Last Updated on September 4, 2021
Sandboarding is an activity that takes inspiration from surfing but is practiced on sand dunes. It is a transversal sport that those who know surfing might already practice. To practice it, all you need is a board and a sand hill. It can be practiced in various locations around the world, but it is particularly popular in South America where it attracts thousands of tourists in paradisiacal locations such as Huacachina – an oasis in the Peruvian desert considered the Mecca of sandboarding.
It’s called an extreme sport, partly because it’s not easy to reach the top of a dune, and also because you can reach very high speeds on the way down. Compared to snowboarding, it requires climbing mountains of sand on foot without being able to rely on ski lifts. But on the plus side, it can be practiced year-round since unlike snow, sand never melts. And while not entirely risk-free, sandboarding makes for a family-friendly activity enjoyed by kids and adults alike.
All over Latin America today sandboarding is a moderately popular boardsport and you can take part in annual competitions such as the Sandboarding World Cup. In other parts of the world, this activity remains exclusive to a few tourist resorts, but they have made a real business out of it: the cities of Florence in Oregon, USA and Hirschau in Bavaria, Germany have created two sports complexes entirely dedicated to sand sports; while near León in Nicaragua it is possible to take part in “volcano boarding” tours – a variant of sandboarding practiced on the active volcano Cerro Negro. Sandboarding tours are also becoming increasingly popular in Australia, in locations such as Lancelin and Kangaroo Island.
But Africa is the continent where this sport has the greatest potential: in Egypt, sandboarding is practiced near the oasis of Siwa and this should not surprise us all that much since the country has claimed this sport. Some claim, in fact, that in ancient Egypt it was customary to glide through the dunes with a wooden board. Sandboarding can also be practiced in Morocco, amidst the sound of the wind moving the dunes, the footsteps of camels and the wheels of jeeps driving across the soft desert sand. The perfect place to ride the sand waves is in the Erg Chebbi desert, the “sea of sand”. The United Arab Emirates and Qatar have also recently expanded their tourist offerings thanks to this sport. In the boundless desert areas one can find expanses of sand forming large dunes of different heights.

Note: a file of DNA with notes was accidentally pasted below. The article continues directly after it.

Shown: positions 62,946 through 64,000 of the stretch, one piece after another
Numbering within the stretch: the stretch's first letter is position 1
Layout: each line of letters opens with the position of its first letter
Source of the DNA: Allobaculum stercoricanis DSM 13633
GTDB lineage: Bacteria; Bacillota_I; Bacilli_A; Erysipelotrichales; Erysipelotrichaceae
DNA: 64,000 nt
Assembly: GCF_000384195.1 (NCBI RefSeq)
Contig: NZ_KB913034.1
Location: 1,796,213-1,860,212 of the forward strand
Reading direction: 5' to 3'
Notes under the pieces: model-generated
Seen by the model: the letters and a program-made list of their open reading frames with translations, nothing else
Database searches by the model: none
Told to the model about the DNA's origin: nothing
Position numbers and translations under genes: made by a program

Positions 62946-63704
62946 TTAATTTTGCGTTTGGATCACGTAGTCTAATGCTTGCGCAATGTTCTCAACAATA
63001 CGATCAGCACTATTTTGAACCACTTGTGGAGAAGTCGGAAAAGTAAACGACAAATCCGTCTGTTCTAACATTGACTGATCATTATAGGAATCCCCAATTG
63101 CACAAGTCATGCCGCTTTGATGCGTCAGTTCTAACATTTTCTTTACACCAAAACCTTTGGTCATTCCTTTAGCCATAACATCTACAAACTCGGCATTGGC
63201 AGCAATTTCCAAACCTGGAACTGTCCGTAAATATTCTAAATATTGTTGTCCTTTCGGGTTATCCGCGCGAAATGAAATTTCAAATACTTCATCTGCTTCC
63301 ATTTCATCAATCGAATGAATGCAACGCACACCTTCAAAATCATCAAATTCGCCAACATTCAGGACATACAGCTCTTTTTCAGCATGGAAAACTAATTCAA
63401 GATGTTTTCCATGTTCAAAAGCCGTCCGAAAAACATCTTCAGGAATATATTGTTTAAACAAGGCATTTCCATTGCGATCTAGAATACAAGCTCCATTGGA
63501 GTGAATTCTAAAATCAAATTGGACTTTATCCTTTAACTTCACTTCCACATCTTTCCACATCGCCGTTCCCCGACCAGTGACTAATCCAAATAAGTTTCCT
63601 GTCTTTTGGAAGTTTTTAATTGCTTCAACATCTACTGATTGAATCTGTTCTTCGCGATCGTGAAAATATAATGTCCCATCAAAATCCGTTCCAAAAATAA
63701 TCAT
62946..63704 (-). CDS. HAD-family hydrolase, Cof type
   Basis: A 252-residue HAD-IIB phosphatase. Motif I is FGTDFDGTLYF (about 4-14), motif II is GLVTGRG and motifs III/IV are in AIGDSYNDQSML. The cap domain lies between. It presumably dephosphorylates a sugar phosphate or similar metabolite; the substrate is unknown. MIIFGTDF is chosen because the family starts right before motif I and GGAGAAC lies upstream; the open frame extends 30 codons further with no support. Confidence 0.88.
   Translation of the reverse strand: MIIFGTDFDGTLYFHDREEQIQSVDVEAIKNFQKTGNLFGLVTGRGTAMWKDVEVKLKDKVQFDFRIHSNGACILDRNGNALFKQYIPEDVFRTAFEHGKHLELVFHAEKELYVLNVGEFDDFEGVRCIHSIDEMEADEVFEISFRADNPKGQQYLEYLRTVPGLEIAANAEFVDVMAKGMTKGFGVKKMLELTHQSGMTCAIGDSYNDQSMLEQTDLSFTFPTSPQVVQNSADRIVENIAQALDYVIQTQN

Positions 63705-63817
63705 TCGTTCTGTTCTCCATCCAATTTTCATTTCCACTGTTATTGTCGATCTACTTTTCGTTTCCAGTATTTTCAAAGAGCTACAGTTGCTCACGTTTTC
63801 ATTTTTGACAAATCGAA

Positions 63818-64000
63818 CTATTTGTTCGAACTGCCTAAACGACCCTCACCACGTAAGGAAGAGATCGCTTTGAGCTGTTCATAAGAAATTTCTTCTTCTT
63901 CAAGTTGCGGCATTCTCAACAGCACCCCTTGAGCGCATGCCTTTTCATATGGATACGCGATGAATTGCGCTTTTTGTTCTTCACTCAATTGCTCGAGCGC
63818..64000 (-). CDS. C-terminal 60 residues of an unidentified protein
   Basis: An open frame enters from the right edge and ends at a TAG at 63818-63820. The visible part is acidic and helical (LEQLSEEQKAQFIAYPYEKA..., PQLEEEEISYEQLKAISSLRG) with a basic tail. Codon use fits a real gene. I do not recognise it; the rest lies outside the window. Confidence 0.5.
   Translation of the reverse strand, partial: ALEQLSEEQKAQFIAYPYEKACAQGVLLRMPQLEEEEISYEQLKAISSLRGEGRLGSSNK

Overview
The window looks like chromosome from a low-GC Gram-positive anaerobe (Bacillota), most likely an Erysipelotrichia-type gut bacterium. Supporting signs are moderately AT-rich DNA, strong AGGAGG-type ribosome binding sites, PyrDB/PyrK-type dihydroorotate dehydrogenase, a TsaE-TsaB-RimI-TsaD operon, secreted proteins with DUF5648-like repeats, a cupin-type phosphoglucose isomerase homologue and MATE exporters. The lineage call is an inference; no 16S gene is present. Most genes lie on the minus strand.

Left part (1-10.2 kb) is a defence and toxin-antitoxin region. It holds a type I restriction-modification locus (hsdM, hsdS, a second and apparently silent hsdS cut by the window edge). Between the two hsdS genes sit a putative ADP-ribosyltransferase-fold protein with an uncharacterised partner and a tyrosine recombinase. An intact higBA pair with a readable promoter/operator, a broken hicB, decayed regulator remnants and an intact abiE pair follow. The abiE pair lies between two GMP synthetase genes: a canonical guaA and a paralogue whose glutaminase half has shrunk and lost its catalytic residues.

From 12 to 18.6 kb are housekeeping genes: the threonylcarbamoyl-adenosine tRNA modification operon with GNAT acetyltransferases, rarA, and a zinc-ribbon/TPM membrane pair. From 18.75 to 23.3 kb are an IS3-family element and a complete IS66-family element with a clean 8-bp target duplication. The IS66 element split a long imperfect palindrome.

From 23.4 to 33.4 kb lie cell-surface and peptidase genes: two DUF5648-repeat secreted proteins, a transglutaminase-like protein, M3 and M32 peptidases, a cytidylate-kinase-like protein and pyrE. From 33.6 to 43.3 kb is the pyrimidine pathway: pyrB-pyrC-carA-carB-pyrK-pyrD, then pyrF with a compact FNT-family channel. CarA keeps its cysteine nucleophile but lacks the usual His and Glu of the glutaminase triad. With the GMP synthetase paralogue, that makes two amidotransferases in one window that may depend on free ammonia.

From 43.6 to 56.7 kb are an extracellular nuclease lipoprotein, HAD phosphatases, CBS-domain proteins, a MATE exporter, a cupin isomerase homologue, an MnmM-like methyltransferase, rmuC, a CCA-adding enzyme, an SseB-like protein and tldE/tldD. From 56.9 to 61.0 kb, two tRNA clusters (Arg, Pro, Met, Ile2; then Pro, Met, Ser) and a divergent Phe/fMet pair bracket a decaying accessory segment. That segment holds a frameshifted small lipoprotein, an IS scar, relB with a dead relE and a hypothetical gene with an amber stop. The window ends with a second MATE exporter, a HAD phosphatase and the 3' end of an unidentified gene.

Sounds like fun? Why not join a sand surfing class with private instructors to learn the ropes of this new sport and how to perform jumps and tricks on the dunes. Whether you like it or not, sandboarding is here to stay and it is a matter of time before it gets the recognition it deserves as an official sport – and who knows, maybe it will find a spot in the Olympics some time in the future.
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